Automobile Parts Manufacturing
Companies in this industry manufacture automobile parts, including transmission and power train components, engines and engine parts, body parts and trim, electronics, braking systems, and steering and suspension components. Major companies include American Axle & Manufacturing, BorgWarner, Dana, Lear, and Tenneco (all based in in the US), along with Adient (Ireland), Robert Bosch and ZF Friedrichshafen (Germany); Aptiv (UK), DENSO and Aisin Seiki (Japan); Faurecia (France); and Magna International (Canada).
Economic expansion in emerging markets worldwide is expected to drive healthy growth in the auto manufacturing sector over the next several years, which should bolster demand for auto parts.
The US auto parts manufacturing industry consists of about 4,300 companies with combined annual revenue of about $265 billion.
As the automotive industry adapts to a future that includes electric drivetrains, autonomous technology, connectivity, and mobility options outside traditional car ownership, suppliers must evolve to meet these new challenges. Technology content is increasing its share of overall vehicle value, while hard auto parts are expected to become more commoditized. New industry entrants including tech firms and consumer electronics companies also present challenges to established suppliers. To remain competitive, automotive suppliers must develop fresh strategies that address this wide array of emerging challenges and opportunities.
Demand for auto parts is driven by new car sales, which are strongly affected by interest rates, and by the replacement market. Company profitability depends partly on the difficulty of manufacturing products and partly on demand volume, since many costs are fixed. Small companies can compete successfully by focusing on a small number of products or some highly technical ones. The US industry is concentrated: the 50 largest companies account for more than half of industry revenue.
Being a One-Stop Shop - Industry consolidation has yielded a few large suppliers with the scale and geographic reach to offer OEMs comprehensive offerings that can account for large portions of vehicle content. However, industry watchers suggest that for this business model to remain viable, players must keep component costs low by maintaining massive economies of scale.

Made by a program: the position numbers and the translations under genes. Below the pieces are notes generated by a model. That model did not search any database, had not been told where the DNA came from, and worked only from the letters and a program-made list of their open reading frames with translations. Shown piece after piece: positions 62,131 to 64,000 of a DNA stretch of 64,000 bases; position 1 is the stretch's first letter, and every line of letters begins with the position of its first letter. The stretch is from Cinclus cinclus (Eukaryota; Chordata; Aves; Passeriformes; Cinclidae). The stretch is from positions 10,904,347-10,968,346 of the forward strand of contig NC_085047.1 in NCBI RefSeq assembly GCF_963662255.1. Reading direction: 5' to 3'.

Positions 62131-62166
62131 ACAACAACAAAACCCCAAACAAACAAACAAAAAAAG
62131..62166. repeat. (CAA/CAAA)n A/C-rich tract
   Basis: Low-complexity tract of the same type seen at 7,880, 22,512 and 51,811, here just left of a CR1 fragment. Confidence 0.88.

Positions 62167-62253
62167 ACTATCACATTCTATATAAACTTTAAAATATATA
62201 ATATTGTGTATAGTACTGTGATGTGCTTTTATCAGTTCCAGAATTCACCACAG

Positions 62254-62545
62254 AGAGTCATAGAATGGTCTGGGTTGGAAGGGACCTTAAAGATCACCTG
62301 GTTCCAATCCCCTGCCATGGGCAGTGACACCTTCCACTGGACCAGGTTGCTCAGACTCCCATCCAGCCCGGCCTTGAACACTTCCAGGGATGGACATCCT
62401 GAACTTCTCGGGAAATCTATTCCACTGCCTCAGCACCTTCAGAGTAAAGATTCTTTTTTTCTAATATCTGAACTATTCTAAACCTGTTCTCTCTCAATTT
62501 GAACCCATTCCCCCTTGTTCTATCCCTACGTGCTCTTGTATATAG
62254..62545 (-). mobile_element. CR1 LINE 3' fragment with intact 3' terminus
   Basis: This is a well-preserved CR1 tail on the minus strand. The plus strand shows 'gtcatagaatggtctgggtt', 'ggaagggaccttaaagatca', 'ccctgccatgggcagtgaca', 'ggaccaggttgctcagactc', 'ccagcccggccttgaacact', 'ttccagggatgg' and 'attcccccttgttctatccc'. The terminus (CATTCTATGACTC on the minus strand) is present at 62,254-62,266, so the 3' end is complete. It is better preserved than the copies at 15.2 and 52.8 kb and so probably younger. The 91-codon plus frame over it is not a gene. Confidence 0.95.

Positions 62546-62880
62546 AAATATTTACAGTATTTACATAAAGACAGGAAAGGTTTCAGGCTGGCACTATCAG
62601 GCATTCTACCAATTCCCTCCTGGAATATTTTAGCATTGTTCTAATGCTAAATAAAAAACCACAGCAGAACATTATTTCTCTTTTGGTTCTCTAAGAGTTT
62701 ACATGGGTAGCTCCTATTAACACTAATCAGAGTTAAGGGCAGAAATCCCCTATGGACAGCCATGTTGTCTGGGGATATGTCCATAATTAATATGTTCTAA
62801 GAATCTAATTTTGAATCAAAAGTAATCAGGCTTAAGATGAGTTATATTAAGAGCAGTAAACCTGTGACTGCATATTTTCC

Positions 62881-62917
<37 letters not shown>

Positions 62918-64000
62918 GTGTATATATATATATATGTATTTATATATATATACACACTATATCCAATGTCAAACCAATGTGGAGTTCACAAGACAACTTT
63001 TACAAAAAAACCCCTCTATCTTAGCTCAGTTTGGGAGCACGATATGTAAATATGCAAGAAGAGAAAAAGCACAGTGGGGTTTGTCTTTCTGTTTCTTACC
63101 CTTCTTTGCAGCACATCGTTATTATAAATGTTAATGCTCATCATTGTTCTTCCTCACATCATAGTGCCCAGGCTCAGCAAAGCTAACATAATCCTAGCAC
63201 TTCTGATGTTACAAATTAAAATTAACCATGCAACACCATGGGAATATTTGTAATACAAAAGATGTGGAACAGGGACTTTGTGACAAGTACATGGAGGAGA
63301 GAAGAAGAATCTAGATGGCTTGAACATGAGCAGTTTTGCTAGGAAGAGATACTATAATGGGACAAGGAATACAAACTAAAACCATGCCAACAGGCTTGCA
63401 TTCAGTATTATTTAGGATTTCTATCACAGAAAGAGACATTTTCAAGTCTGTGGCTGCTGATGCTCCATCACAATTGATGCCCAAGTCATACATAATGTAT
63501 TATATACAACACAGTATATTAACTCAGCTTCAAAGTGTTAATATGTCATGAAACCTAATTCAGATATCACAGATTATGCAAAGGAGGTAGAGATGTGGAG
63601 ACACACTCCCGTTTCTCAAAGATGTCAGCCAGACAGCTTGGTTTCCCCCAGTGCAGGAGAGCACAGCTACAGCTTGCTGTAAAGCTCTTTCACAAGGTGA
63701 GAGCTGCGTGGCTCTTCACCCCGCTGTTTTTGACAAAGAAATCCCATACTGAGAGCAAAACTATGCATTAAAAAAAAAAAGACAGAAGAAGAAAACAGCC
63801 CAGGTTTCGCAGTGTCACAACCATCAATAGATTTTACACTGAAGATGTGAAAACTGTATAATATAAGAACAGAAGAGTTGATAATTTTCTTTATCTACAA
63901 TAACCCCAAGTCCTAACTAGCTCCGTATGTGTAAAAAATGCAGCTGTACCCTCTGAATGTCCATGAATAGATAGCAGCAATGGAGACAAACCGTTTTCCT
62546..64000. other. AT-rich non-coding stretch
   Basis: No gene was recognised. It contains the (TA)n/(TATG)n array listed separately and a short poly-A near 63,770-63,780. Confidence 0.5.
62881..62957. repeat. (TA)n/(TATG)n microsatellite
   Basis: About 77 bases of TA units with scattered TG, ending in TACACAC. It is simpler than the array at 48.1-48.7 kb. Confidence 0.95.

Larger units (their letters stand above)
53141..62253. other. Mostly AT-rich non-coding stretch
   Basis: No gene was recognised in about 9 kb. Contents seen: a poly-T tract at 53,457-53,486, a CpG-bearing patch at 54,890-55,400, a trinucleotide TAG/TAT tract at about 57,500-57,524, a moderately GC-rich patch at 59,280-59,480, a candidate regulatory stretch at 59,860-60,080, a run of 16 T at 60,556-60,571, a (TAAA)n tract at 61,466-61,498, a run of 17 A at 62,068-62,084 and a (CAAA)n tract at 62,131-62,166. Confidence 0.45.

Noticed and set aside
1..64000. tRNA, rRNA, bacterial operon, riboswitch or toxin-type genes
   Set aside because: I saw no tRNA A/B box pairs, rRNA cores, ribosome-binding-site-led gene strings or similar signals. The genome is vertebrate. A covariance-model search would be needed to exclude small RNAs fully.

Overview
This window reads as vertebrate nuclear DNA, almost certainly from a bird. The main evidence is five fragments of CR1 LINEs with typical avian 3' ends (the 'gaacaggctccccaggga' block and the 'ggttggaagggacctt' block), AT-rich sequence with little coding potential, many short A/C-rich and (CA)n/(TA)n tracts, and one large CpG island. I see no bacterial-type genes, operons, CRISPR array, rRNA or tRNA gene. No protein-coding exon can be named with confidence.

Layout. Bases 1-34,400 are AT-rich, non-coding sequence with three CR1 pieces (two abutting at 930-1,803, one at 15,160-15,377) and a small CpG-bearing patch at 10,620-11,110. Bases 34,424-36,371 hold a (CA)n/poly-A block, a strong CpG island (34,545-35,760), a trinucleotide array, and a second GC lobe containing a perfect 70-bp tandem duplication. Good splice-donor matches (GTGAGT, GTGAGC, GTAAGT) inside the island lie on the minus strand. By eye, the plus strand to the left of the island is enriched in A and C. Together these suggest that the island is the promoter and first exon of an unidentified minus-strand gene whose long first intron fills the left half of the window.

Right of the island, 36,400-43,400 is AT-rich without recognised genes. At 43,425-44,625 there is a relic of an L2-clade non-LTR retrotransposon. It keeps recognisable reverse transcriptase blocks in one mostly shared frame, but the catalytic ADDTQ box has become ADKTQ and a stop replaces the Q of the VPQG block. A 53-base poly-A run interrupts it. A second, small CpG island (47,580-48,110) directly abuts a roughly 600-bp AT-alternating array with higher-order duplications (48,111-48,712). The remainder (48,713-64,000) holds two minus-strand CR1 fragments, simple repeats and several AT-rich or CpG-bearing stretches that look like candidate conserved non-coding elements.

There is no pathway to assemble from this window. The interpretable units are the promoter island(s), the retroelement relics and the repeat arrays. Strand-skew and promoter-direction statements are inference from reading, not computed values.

Shrinking to Grow - Several large suppliers recently have shifted away from a conglomerate model to a more focused, niche approach. Through spinoffs and divestitures some companies have split tech-driven products from hard parts to wring more value from both categories. This strategy can also reduce competition for R&D resources between various divisions. Smaller, more focused companies can be more agile in an increasingly complicated industry that is changing rapidly.
Focused Mobility Strategy - Shifting attitudes about mobility could lead to less car ownership and lower vehicle sales volumes. In this emerging environment, some parts suppliers may make investments to become mobility market leaders. Examples include interior suppliers that reimagine driverless cockpits as high-value extensions of the living space, and complementing electric drivetrain offerings by investing in EV charging stations or fleet management services.
Continuous Innovation - Transformation in the automotive industry will continue to require suppliers to develop innovative products that improve safety and efficiency at lower cost. Key areas of focus include stronger yet lighter materials, advanced production technologies (such as 3D printing), autonomous driving, and electric powertrains. Becoming a valued partner with OEMs to develop these technologies is a key competitive differentiator.
Companies to Watch:
Aptiv was created in 2017 when Delphi Automotive split into two companies. Aptiv now focuses on vehicle electrical architecture (connectors, cable management systems, and wiring assemblies and harnesses), along with advanced safety systems, autonomous driving software and technologies, and infotainment systems and displays.
DENSO's products include automotive powertrain systems, vehicle electronics, electrification systems and cockpit systems, as well as advanced safety and automated driving technologies. The company has expanded recently into industrial and consumer products such as bar code readers, industrial robots, and home energy management systems.
Faurecia is one of the world's largest automotive seat makers. In addition to car seats, it also manufactures emission control systems and vehicle interiors. The company recently sold its exterior trim business to free up resources to enhance its seats and interiors offerings.
Magna International makes just about everything needed to put together a motor vehicle. Besides being one of the world's largest automotive suppliers, Magna also considers itself a technology company delivering mobility solutions. The company makes body exteriors and chassis, power and vision technologies, seating systems, and lighting and mirrors.
Robert Bosch is one of the largest suppliers of OEM automotive parts in the world. In addition to gasoline systems, the company offers hybrid and electric powertrain components. Bosch is also investing heavily in driver assistance systems and autonomous driving technologies.
Products, Operations & Technology
Major product categories for the US industry are transmission and power train components, engines and engine parts, and metal stamping of body parts and
Sales & Marketing
Finance & Regulation
Regional & International Issues
Also includes the following chapters:
Quarterly Industry Update
Trends and Opportunities
Call Preparation Questions
Glossary of Acronyms